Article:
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Title: Synthesis and characterisation of a radioligand for positron emission tomography imaging of the 5-HT 1A receptor
Authors: McCardle, Caroline
Issue Date: 2015
Publisher: Newcastle University
Abstract: Dysfunction of the central 5-HT system has been implicated in affective disorders such as anxiety and depression. However, one factor which has restricted the progress of investigations into possible changes in brain levels of 5-HT in affective disorders is the limited tools available to estimate in vivo 5-HT levels in the human brain. The in vivo imaging technique Positron Emission Tomography (PET) could address this issue. This thesis describes the chemical synthesis and biological characterisation of the 5-HT1A receptor PET ligand 4-(2’-methoxy-)phenyl-1-[2’-(N-2”-pyridinyl-)4-[18F]fluorobenzamido-]ethyl piperazine (4-[18F]MPPF), with the aim of determining whether this might be a suitable ligand to estimate in vivo 5-HT levels in the brain. Development of a routine radiosynthesis starting with low activity was performed. Successful 4-[18F]MPPF production was achieved using a combination of the Eckert and Zielgler ModularLab and a microwave reactor via a fluorodenitration reaction of 4-(2’-methoxy-)phenyl-1-[2’-(N-2”-pyridinyl-)4-nitrobenzamido-]ethyl piperazine (4-MPPNO2) with fluorine-18. A radiochemical yield of 33.5% was achieved with a total synthesis time of 60 minutes. PET and autoradiography studies in rats revealed 4-[18F]MPPF specifically bound in areas rich in 5-HT 1A receptors and binding could be blocked by pre-treatment with cold 4-MPPF. The ability of the 5-HT releasing agent fenfluramine to increase the concentration of endogenous 5-HT in the brain and displace radioligands from the 5-HT 1A receptor was examined in parallel with PET, in vitro and ex vivo autoradiography, and microdialysis studies. The microdialysis studies revealed that fenfluramine (3 mg/kg) increased 5-HT levels to approximately 400% of basal levels, reaching a maximum concentration of 1 x 10-8 M 5-HT (in hippocampus). PET and autoradiography studies indicated that 4-[18F]MPPF was not displaced using this dose of fenfluramine. These studies demonstrate that the Eckert and Zielgler ModularLab is an effective radiosynthesis platform for the synthesis of 4-[18F]MPPF for use in PET and 4-[18F]MPPF is a suitable PET ligand for the examination of the distribution of 5-HT 1A receptors in the rat brain. However, this study suggests that 4-[18F]MPPF may not be suitable for use in examining possible changes in 5-HT in the brain in affective disorders.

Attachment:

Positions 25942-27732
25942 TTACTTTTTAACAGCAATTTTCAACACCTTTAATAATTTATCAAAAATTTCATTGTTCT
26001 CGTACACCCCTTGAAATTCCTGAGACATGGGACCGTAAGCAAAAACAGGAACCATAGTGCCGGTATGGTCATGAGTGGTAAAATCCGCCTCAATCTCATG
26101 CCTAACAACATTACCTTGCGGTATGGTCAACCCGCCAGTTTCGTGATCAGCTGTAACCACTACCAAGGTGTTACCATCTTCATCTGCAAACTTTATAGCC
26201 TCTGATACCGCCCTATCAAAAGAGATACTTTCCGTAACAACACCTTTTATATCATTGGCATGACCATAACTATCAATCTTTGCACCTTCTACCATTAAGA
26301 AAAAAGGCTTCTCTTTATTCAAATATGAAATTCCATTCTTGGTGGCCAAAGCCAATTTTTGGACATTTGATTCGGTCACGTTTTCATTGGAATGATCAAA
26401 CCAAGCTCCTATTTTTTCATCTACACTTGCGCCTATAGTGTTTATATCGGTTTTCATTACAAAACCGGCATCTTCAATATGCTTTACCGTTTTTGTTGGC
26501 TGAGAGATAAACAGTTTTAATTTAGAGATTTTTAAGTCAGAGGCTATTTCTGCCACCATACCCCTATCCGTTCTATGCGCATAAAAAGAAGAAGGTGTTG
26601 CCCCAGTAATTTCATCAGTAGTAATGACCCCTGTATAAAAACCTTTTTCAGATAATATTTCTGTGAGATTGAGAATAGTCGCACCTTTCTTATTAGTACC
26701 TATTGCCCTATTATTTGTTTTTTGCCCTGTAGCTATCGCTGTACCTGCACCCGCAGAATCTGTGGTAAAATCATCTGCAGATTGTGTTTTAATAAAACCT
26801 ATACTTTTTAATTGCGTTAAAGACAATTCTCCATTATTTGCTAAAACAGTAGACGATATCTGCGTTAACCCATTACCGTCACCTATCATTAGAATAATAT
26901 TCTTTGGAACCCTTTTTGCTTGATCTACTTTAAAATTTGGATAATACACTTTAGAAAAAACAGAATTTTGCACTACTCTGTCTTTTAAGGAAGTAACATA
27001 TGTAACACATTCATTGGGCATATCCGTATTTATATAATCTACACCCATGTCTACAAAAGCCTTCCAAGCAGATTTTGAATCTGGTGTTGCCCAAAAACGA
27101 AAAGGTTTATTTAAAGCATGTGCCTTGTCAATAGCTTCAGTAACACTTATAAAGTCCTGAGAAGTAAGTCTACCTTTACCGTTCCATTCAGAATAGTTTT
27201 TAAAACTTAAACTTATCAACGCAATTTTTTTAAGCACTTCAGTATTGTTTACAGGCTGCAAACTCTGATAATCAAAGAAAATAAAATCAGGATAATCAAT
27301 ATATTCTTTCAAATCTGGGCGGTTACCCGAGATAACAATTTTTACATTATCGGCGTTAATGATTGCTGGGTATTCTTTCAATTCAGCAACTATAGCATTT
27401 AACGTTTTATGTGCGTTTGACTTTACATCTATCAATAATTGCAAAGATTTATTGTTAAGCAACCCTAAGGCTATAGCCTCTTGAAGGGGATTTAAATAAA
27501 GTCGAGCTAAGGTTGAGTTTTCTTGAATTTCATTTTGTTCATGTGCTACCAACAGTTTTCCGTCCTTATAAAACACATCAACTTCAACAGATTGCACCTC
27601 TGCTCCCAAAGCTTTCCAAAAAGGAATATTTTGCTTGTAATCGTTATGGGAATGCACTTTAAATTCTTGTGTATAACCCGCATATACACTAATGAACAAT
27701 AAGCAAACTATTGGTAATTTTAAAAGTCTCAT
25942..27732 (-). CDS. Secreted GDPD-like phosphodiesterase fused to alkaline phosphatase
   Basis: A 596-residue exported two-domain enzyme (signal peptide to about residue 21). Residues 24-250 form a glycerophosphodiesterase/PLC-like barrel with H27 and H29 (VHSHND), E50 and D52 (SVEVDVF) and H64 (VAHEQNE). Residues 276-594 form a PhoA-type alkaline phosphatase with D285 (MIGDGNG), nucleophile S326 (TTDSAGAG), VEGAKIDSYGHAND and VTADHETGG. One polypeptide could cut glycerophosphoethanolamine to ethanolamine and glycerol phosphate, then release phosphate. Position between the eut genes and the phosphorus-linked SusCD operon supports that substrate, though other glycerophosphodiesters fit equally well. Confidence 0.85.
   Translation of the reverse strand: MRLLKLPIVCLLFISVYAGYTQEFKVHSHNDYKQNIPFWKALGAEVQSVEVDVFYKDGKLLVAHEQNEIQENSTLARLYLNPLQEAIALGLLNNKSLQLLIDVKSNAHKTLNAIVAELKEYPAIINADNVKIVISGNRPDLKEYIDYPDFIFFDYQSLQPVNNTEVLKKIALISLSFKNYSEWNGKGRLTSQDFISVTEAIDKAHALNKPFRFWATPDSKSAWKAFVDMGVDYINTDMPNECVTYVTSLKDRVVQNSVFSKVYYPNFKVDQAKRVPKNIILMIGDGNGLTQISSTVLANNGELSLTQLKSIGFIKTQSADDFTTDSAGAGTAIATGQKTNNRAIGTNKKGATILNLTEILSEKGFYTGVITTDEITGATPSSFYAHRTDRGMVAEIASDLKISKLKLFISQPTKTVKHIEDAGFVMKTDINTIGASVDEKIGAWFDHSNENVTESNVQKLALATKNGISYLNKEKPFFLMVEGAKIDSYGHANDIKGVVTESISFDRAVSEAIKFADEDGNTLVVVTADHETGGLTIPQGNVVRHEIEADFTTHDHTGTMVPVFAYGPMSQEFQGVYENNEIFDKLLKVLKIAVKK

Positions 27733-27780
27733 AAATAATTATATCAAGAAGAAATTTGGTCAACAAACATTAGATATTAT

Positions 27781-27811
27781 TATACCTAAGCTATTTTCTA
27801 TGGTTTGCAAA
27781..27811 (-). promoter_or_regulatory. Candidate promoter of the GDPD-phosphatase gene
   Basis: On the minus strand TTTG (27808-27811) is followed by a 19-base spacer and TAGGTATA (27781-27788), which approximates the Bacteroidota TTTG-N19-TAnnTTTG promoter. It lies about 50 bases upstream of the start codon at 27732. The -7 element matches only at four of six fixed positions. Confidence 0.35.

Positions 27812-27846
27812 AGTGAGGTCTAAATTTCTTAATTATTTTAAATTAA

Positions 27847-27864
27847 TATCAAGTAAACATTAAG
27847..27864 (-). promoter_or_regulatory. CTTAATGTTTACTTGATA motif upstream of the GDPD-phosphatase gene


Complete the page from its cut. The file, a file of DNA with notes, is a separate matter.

Description: PhD Thesis
Appears in Collections:Institute of Neuroscience

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